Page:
2. The government released seventy thousand crores into the public sector banking system and additional lending and liquidity to the tune of five lack crore can be made available by providing upfront capital. This measure is taken to end the liquidity crisis and as a measure of bank recapitalization. This measure is expected not only to benefit the banks but all the cooperates, retail borrowers, MSMEs and small retail traders as well

3. The government ensured that the interest rate cut by the central banks will be passed to the consumers. This step was taken in order to lower the car and home loan EMIs and thus boost the automobile and housing sectors.

4. Angel tax is a tax which is levied on private companies that raise funds at a rate higher than its “fair valuation”. Currently the rate is 30%. Startups have now been exempted from this tax.

5. The cooperate tax rate has been slashed from 30% to 25.2% for previously established domestic companies and to 17.01% for newly established companies to spur economic growth.4.

Future of the Indian Economy

The steps taken by ruling government seem to be working out as the manufacturing sector has seen a turn in the month of November and seem to be on a growth spree through December. With new orders rising, companies have ramped up production and resumed hiring efforts. There is also a renewed upturn in input buying.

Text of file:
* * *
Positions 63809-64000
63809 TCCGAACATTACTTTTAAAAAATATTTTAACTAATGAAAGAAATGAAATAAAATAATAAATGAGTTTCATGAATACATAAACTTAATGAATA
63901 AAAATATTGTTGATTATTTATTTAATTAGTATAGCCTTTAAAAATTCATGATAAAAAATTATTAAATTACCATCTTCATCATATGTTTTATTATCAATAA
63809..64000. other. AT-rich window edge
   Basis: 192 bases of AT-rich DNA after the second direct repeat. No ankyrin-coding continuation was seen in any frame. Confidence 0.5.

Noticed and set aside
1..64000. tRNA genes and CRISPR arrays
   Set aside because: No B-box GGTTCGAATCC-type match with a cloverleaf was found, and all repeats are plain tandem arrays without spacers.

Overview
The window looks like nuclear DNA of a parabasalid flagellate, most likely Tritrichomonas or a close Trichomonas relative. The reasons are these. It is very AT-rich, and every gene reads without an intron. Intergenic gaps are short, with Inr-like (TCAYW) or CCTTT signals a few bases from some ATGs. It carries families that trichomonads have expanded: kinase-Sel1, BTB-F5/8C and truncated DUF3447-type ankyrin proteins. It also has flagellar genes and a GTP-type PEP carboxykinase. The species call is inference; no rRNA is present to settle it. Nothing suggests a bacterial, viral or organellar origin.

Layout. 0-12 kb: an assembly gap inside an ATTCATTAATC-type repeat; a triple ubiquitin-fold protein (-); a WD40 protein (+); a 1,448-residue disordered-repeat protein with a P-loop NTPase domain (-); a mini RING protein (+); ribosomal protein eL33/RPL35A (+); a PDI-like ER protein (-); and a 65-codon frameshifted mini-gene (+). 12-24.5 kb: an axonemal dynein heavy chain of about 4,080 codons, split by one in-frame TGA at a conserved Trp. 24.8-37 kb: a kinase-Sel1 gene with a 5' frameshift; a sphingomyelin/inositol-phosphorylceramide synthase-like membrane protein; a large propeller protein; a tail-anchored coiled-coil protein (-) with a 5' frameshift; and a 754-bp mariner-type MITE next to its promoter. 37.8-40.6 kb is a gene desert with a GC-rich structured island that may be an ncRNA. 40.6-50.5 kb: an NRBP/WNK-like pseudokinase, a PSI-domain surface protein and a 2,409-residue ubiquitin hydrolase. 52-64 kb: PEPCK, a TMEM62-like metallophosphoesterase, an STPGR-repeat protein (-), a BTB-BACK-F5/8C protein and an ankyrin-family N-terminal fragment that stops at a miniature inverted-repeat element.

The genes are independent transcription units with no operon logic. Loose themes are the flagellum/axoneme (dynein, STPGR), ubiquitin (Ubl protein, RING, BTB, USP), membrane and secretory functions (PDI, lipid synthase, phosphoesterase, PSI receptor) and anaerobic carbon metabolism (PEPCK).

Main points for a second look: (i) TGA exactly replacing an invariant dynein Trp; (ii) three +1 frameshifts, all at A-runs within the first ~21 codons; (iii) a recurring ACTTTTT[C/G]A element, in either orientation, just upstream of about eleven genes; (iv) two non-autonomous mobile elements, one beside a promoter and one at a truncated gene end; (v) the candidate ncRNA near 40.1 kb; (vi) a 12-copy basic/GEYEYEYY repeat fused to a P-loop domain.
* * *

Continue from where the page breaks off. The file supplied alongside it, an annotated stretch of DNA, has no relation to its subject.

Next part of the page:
Four of the five sub-components of the PMI increased in December. At the subsector level the growth is led by consumer goods though intermediate goods also made a stronger contribution to headline figure. The uptick in total sales was supported by higher demand from overseas.

While on one end the government is doing it’s best at aiding the economy the current situations of social unrest in the country in addition to international economic outlook of the recent years on the other end are constantly pulling it down. The Indian economy appears to be in the state of limbo.The future of the Indian Economy is foggy and its goal of becoming a five trillion-dollar economy by the year 2025 seems farfetched with the current economic growth rate of the country.


CHIZOBA MORAH ( 2019, June 25) What Causes a Recession? Retrieved from

JAMES CHEN (2019, MAY 21) Non-Banking Financial Companies – NBFCs. Retrieved from

Aarati Krishnan (2019,June 2019) NBFC crisis: A reality check. Retrieved from

Anupriya Thakur (2019, August 23) Finance minister Nirmala Sitharaman announces raft of measures to boost economy, more steps on anvil. Retrieved from